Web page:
San Francisco Giants
Upon first glance, the two recent suspensions of Melky Cabrera and Bartolo Colon for failed drug tests indicates baseball is finally doing something about a steroid issue that, for years, ravaged a league without a steroid policy.
Much of the achievements by players and teams in the 1990s and early 2000s will be questioned thanks to a lack of regulation from Major League Baseball and after-the-fact revelations that accused some of the biggest names of that time of using performance-enhancing drugs. Baseball first started doing something about steroid use in 2002, when it created a steroid policy that resulted in treatment – not suspensions – for players testing positive for performance enhancing drugs. The MLB was the only pro sports league without a drug policy at the time.
Then, the league was rocked by the BALCO scandal that revealed widespread usage of steroids among greats such as Barry Bonds, Mark McGwire and Roger Clemens. As a result of the evidence presented in a book, Game of Shadows, and a federal investigation, commissioner Bud Selig pushed the league to adopt stronger punishments for proven steroid users.
The harsher terms were met by resistance from the MLB Players Association, and the MLB adopted a still-lenient policy of 10-day suspensions for a first offense, 30-day suspensions for second offense, 60-day suspensions for a third offense and a one-year suspension for a fourth offense. But after dozens of players continued to test positive for PEDs, Bud Selig pushed the MLBPA until, in 2005, it adopted the current policy of a 50-game suspension for a first offense, 100-game suspension for a second offense and lifetime ban for a third offense.
Over the last three years, it seems the drug problem in Major League Baseball was starting to resolve itself, as only seven players were suspended through the 2009-2011 seasons for positive PED tests (although former Red Sox Manny Ramirez was suspended twice – once in 2009 and once in 2011).
But things are taking a turn for the worse in 2012. Guillermo Mota was suspended in May for 100 games after a second positive PED test, and in the span of one week, Cabrera and Colon became the fourth and fifth players respectively to be suspended for PED use this season.
Their suspensions were both for excess levels of testosterone and follow close on the heels of a disputed positive test from Ryan Braun, who avoided suspension after saying his test sample was not properly handled. Braun’s appeal was the first successful appeal of a steroid suspension by an MLB player.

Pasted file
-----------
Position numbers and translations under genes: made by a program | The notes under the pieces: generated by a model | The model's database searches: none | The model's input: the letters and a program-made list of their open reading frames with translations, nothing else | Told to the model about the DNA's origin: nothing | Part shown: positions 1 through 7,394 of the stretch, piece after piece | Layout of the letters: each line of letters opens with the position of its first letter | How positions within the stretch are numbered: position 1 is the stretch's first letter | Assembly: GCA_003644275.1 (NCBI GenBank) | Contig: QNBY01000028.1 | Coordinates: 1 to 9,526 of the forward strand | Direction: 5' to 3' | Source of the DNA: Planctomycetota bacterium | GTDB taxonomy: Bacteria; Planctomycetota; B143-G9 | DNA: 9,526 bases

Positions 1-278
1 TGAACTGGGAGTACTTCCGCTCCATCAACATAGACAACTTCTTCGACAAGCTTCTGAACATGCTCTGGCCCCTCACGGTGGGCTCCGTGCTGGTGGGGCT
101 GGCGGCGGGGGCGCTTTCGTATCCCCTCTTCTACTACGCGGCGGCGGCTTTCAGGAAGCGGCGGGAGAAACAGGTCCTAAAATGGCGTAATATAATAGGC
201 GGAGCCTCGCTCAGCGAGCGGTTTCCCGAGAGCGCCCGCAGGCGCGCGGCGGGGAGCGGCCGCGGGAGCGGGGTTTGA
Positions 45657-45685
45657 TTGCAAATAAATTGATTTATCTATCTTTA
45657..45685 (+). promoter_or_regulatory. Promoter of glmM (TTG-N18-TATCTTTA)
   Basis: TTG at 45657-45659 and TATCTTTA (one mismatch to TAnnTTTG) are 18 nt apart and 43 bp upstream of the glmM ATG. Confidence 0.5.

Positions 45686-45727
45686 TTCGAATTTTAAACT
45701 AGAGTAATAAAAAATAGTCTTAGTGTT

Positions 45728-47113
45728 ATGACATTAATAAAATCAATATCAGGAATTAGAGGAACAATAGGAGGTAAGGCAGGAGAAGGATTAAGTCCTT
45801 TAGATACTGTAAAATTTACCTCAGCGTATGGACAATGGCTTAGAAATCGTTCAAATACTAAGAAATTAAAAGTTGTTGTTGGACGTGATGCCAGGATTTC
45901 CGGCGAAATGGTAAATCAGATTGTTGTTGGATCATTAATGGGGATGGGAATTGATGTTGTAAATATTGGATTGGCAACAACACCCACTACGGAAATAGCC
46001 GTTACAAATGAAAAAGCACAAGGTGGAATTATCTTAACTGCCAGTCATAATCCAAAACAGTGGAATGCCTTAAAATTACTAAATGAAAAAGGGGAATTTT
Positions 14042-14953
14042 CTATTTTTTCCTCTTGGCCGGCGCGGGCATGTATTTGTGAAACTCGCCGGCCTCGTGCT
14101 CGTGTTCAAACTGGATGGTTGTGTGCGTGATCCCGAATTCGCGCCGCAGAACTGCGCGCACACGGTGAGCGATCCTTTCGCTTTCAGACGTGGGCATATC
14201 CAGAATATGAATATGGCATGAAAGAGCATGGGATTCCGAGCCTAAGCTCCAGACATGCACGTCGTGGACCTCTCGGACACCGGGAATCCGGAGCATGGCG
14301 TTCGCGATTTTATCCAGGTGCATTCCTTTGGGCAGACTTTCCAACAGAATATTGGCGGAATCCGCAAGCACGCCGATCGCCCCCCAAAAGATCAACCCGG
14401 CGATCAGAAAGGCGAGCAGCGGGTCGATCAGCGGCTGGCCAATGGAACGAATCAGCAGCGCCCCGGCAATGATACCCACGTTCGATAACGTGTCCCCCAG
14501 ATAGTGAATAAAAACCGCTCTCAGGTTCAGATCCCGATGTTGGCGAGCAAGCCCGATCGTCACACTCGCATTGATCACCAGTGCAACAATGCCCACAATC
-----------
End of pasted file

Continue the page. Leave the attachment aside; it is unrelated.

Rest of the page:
But with two testosterone suspensions in one week and increasing positive tests for performance-enhancing drugs from some of the game’s higher profile players, baseball needs to reconsider its punishments for positive tests.
In the aftermath of Cabrera’s suspension, many in the media argued that testosterone testing is not strong enough in baseball, a complaint the MLB addressed by issuing a press release defending its testing methods.
And despite positive tests and suspensions for Ramirez and Mota, both used steroids again. Since Mota’s first positive test in 2006, he has signed six contracts worth a total of $10,025,000. So he missed 150 games in the meantime. How much does that matter when you’re making over $10 million dollars in six years?
Ramirez made out pretty well too. After his positive test in 2009, Ramirez finished out a contract with the Dodgers that paid him $18,695,006 and then signed a $2,020,000 with the Rays for the 2011 season.
Alex Rodriguez, an admitted steroid user who tested positive in 2003 (but was never suspended since suspensions for steroid use did not exist at the time), signed a $200-million contract after acknowledging he used performance-enhancing drugs.
While teams likely cannot get away with refusing to sign players who have tested positive for PED usage, players continue to enjoy high salaries and therefore do not have much reason to be deterred from steroid usage. Sure, Ramirez saw a drastic salary drop from his time with the Dodgers to his contract with the Rays, but he was also known as a problem player and was not producing at a level consistent with a high salary (he hit .298 with nine home runs and 42 RBIs – a career low – in 2010).
Baseball is certainly punishing its players who test positive for steroids – Oakland and San Francisco fans definitely feel that – but is the league really hitting the players where it hurts? With two suspensions in one week, now looks to be the perfect time for the league to re-examine its policies.